Finding Jesus in the Book of Ruth

Overview of the Book of Ruth

In Finding Jesus in the Book of Judges, we discussed how Judges gives an account of the nation of Israel’s actions between Joshua’s death and the selection of their first king, Saul. During this time, thirteen Judges were chosen by the LORD to protect and deliver the Israelites. Ruth takes place during this period of the judges.

A famine in Israel drove Naomi and her family from Israel to Moab, a foreign land. Naomi’s husband and sons died in Moab, leaving Naomi alone in with her son’s daughters. Hearing that the famine in Israel is over, Naomi decides to return. Naomi urged Ruth, one of her daughters-in-law, to stay behind in Moab, but Ruth replied,

“Don’t ask me to leave you and turn back. Wherever you go, I will go; wherever you live, I will live. Your people will be my people, and your God will be my God. Wherever you die, I will die, and there I will be buried. May the Lord punish me severely if I allow anything but death to separate us!”

Ruth 1:16-17
Naomi Entreating Ruth and Orpah By William Blake – Scanned by H. Churchyard

Naomi returned to Israel bringing Ruth. Things were not easy for them. So they could eat, Ruth collected the leftover crops of Boaz, her late husband’s relative. One day, Boaz saw Ruth in the field and asked about her. He offered Ruth his protection (Ruth 2:8-9) because he was impressed with her character (Ruth 2:11-12). When Naomi heard about Boaz, she recognized him as a relative and eligible to redeem Naomi’s family as a kinsman-redeemer.

In the Old Testament, a kinsman-redeemer had a legal responsibility to a relative who had fallen on hard times. He was obligated to do the following: buy back the relatives mortgaged property (Leviticus 25:25-34),  buy the relative out of slavery (Leviticus 25:48-52), or preserve the family line and inheritance by marrying the widow (Ruth 4:3-5) (Ruth 4:9-10).

Boaz agreed to act as Ruth’s kinsman-redeemer, buy back the family land and marry Ruth (Ruth 4:1-12). Through God’s plan for Ruth, the line of David, and ultimately Jesus, would continue. Ruth and Boaz had a son, who became the father of Jesse and David’s grandfather (Ruth 4:17). 

Not only was Boaz in the genealogy of Jesus, but also his life foreshadowed the coming Messiah, Jesus Christ. Boaz was a type of Christ.

Boaz, as a Type of Christ

There are many similarities between Boaz and Jesus. First, they both are protectors. Boaz protected Ruth without being asked. He told her:

“See which part of the field they are harvesting, and then follow them. I have warned the young men not to treat you roughly. And when you are thirsty, help yourself to the water they have drawn from the well.”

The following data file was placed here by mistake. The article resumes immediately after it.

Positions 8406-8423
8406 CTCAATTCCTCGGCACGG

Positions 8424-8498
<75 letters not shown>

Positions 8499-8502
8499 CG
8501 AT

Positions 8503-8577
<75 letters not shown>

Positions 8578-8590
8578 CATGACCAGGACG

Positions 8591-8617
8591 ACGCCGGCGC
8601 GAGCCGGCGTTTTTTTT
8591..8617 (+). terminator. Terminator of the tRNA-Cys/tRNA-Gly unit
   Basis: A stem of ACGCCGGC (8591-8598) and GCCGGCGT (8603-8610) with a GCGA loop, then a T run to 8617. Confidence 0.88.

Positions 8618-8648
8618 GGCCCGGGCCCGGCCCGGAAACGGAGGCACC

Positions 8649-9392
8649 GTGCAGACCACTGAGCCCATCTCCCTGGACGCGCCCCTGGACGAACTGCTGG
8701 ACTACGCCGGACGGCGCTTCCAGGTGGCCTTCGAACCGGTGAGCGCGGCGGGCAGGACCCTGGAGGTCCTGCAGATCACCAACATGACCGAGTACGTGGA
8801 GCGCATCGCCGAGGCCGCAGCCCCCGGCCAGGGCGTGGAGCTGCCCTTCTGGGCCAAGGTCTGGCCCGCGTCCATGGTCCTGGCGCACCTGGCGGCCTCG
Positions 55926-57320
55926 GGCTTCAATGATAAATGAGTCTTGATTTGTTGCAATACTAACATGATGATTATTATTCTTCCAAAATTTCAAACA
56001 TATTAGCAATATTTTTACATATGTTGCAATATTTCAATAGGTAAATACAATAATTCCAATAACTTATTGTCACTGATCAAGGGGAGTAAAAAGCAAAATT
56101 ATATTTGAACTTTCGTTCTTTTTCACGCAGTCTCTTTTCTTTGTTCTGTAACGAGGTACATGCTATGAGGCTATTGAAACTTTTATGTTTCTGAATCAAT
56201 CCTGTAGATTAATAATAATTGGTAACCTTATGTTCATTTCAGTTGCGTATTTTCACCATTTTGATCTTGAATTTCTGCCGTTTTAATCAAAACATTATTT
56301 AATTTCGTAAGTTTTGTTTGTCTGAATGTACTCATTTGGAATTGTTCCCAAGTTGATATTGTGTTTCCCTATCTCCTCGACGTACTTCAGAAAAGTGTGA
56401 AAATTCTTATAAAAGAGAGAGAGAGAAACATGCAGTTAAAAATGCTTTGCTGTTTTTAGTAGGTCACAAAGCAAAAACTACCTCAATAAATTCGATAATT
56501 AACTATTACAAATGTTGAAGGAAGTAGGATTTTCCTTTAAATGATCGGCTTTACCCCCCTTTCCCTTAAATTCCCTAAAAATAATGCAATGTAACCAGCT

Ruth 2:9

Likewise, Christ is our protector. When he was praying to the Father, he said:

“During my time here, I protected them by the power of the name you gave me. I guarded them so that not one was lost, except the one headed for destruction, as the Scriptures foretold.”

John 14:12

Boaz and Jesus both qualified as kinsman-redeemers. They were close relatives of those they redeemed: Boaz, through Ruth’s husband, and Jesus, through His mother, Mary. Boaz redeemed Ruth, and Jesus redeemed humanity.

They were both willing to take on their role as kinsman-redeemers. Even though Boaz was not the closest relative to Ruth, he was a close relative and ready to take on the responsibility. He told Ruth,

“Landscape with Ruth and Boaz” (detail), Joseph Anton Koch, 1823

“Stay here tonight, and in the morning I will talk to him. If he is willing to redeem you, very well. Let him marry you. But if he is not willing, then as surely as the Lord lives, I will redeem you myself! Now lie down here until morning.” (Ruth 3:11)

Jesus was also willing. Before Jesus’ death, he prayed to the Father:

“Father, if you are willing, please take this cup of suffering away from me. Yet I want your will to be done, not mine.” (Luke 22:42)

Both Boaz and Jesus purchased valuables through forfeited inheritances. Naomi lost her son’s inheritance when she sold her family’s land to survive. Boaz purchased that forfeited inheritance back and made Ruth his bride (Ruth 4:3). Similarly, Jesus purchased His bride, the Church, through a forfeited inheritance lost when Adam believed Satan instead of God.

Lastly, both Boaz and Jesus paid a price for their bride. Boaz bought Ruth for a price (Ruth 4:10). Jesus also paid a high price for us, his life (1 Cor 6:20).

Jesus is the better and truer Boaz. Boaz redeemed the land and Ruth. But Jesus redeemed the earth and the entire human race.

Although the big picture may not be immediately apparent to us, God always has a better and bigger plan. From the beginning of Ruth’s story, God was working; He had a plan of rescue for Naomi and Ruth, and ultimately his plan resulted in King David’s lineage coming to fruition.  And, through King David, would come the promised Messiah, Jesus Christ.



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